GCC is an open-source project. How are they going to hire extra developers to keep the edge over LLVM? And to what end? Once LLVM takes over the crown I believe it makes more sense for a lot of GCC developers to just continue their work on LLVM instead, and GCC will shrink to irrelevance. But it's still good for all involved, as everybody gets a better compiler :)

      (And yes, I know, this might not happen for a long t

      • by tuppe666 (904118)

        No its just good for your agenda, although the heavy involvement of Apple without the support of a tit-for-tat license is going to major offputting for many developers. The irony of FreeBSD switching to Clang/LLVM is not lost on me. Personally the thought of a two-level development of a browser quite disturbing.

        The reality is GCC still moves forward, and Clang/LLVM has a long way to catch up, perhaps if develops stopped developing Clang/LLVM for that everyone would again getter a btter browser, and everyone would be on an equal playing field. ;)

        but like I say I prefer a world where some do not get a better browser than others :(

        • by arendjr (673589)

          My agenda has no stake in this debate other than me wanting to have a good open-source C++ compiler available.

          Why your mumbling about browsers is beyond me, but maybe I'm the one missing something...

      • by Microlith (54737)

        How are they going to hire extra developers to keep the edge over LLVM?

        How have they gotten this far? It's not like GCC is struggling to keep pace in development.

        Once LLVM takes over the crown I believe it makes more sense for a lot of GCC developers to just continue their work on LLVM instead, and GCC will shrink to irrelevance.

        Why would a GCC developer move to LLVM? Do you believe that all of the developers on the project are so opportunistic that they would simply jump to a different compiler? I suspect

        • by serviscope_minor (664417) on Wednesday November 07, 2012 @01:02PM (#41909083) Journal

          Well, better for some people. I suspect that the first fallout of any industry shift to LLVM will be that the public compiler will be significantly lacking in optimizations while the expensive, proprietary versions will have all the good optimizations.

          Not just that.

          I remember the bad old days where every venduh and his dog had their own "extra proprietary super awseome dongle controlled extra awesome super cool" compiler.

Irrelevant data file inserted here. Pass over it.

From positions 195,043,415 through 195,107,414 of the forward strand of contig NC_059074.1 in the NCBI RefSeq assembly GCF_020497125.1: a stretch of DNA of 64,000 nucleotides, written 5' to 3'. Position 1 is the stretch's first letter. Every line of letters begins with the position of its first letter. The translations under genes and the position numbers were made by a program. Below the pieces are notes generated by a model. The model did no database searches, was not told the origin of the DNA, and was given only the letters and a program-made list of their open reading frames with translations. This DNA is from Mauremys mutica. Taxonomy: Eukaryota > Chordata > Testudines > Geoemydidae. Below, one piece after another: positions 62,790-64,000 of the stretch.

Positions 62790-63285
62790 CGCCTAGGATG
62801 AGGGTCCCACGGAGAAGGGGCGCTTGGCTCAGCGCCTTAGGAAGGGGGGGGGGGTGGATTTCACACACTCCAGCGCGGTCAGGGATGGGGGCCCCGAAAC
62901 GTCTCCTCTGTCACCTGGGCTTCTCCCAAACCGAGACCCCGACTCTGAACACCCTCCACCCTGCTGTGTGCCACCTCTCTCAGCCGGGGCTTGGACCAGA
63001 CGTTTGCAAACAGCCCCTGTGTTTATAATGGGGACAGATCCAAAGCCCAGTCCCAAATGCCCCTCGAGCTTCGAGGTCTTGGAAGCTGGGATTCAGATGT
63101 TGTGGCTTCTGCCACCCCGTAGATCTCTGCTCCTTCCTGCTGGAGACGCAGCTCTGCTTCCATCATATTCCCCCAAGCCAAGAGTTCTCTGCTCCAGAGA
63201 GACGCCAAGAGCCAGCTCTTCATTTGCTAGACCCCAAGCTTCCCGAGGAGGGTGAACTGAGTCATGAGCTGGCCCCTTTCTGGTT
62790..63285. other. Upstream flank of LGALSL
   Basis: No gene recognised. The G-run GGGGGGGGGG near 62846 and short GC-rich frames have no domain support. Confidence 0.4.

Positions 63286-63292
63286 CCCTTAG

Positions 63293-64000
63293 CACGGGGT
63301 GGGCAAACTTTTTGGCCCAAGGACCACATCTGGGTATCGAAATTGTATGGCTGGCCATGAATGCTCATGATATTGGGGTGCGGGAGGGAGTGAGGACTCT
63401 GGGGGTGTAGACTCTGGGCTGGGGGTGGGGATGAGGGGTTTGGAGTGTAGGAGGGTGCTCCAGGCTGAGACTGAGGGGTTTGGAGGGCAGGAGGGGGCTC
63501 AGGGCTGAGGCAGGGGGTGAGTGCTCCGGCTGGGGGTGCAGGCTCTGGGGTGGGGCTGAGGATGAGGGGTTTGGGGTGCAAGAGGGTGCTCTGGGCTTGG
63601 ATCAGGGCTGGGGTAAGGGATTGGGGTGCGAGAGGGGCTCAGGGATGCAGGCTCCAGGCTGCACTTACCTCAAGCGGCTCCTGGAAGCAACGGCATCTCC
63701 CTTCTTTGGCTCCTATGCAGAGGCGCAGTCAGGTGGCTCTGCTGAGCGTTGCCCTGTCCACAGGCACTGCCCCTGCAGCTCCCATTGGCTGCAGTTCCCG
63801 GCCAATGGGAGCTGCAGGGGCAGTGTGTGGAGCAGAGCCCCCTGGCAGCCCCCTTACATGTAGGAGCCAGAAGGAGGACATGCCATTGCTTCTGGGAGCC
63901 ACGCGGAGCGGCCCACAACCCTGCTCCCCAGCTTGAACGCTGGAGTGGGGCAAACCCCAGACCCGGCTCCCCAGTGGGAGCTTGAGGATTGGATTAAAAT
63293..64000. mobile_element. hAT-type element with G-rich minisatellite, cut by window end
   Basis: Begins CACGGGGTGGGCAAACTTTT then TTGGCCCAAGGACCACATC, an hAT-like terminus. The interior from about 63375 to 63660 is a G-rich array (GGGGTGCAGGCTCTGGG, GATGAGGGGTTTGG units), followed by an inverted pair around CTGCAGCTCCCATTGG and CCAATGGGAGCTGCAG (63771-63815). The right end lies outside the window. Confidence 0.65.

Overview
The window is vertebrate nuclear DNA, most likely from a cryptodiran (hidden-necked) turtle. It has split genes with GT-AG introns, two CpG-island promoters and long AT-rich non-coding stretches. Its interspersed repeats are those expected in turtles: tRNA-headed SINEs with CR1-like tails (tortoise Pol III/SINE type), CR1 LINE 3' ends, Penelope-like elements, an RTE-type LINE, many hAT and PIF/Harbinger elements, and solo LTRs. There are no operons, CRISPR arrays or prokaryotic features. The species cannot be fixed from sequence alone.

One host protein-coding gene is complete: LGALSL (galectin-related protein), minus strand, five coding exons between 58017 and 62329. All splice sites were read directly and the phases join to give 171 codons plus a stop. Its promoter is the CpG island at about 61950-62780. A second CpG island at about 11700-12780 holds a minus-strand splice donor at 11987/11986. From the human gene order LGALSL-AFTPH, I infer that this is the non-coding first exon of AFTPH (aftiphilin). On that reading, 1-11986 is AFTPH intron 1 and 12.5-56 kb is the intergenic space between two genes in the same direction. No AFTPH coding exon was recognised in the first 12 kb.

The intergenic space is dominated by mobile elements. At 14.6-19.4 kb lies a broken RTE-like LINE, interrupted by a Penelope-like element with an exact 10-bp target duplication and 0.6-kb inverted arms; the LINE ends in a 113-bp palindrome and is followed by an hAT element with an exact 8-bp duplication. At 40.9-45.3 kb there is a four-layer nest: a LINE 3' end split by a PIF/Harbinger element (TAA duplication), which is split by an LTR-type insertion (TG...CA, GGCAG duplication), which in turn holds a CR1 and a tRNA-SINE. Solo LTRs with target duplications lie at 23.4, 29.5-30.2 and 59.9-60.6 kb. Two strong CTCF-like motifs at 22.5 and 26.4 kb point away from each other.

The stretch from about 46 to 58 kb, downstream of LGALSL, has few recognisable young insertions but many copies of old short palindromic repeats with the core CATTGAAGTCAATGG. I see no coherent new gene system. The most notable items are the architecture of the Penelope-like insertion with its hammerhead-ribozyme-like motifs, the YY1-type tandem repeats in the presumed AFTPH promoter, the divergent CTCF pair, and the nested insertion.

Vendors of hardware *LOVE* proprietary compilers. And by love, I mean love to break in mysterious and subtle ways.

          Once gcc took off in the embedded world, life got a lot better since many of the cheaper vendors would just use as close to stock gcc as possible (though usually with a little bit of extra internal compiler errors added), rather than some extra super proprietary extra messed up version.

          This isn't a business issue. There is no sane business case for taking a commercial compiler front end and a commercial compiler back end, filling it with extra bugs and shipping it. But hardware vendors love to believe that they have an awesome proprietary advantage in software for some reason. Even though they sell hardware. They don't, of course. I'd just say "whatever" except that turns rapidly into invective if one is forced to use their "tools".

          Once GCC came along, they believed that they no longer had such an advantage (presumably) so they stopped introducing their extra proprietary bugs into compilers, and limited themselves to a few extra miscellaneous bugs. But it was still mostly gcc and still mostly worked.

          If LLVM comes to dominate, the hardware vendors will jump right back on that attitude and make the life of the humble developer hell again.

          This isn't a religious, or philosophical issue. It's a "hardware vendors are mental" issue.

          • by tyrione (134248)
            You're completely wrong with LLVM domination provides a gateway for Vendors to break stuff. The very manifesto of LLVM/Clang is being tested right now with Intel wanting to dump their Cilk Plus Extension into the source and getting major backlash from the core developers who refuse to put it in as it breaks with the intended foundations of LLVM/Clang. These are just a couple of the more kind remarks from Google and Apple where others are more sardonic regards to maintenance and impacting on the modularity a
        • by arendjr (673589)

          Well, it seems to me the major forces driving the development of a compiler are the chip manufacturers and the developers of operating system. Both have an intrinsic desire to have a good compiler available to them. But what vested interest do they have that this compiler be GCC? If at some point in the future LLVM were to be become the one generating the most efficient code, and if the LLVM codebase is the more maintainable one, then why not switch?

          And both chip manufacturers and OS developers seem to have

    • or GCC will simply grab the better code and GPL it leaving it with another lesser competator

  • by RedHat Rocky (94208) on Wednesday November 07, 2012 @12:22PM (#41908623)

    Low Level Virtual Machine. However, has little to do with what it is now: http://en.wikipedia.org/wiki/LLVM [wikipedia.org]

    Rename needed, certainly, it is.

    Carry on.

  • by Brian Feldman (350) <green@NOsPam.FreeBSD.org> on Wednesday November 07, 2012 @12:35PM (#41908773)

    I have been happily using clang++ at work for a while now and am thankful for the efforts in creating a real world-class open-source compiler suite! Glad to see FreeBSD become ever-freer!

  • by Seeteufel (1736784) on Wednesday November 07, 2012 @01:20PM (#41909265) Homepage
    Is it possible to build KDE with LLVM?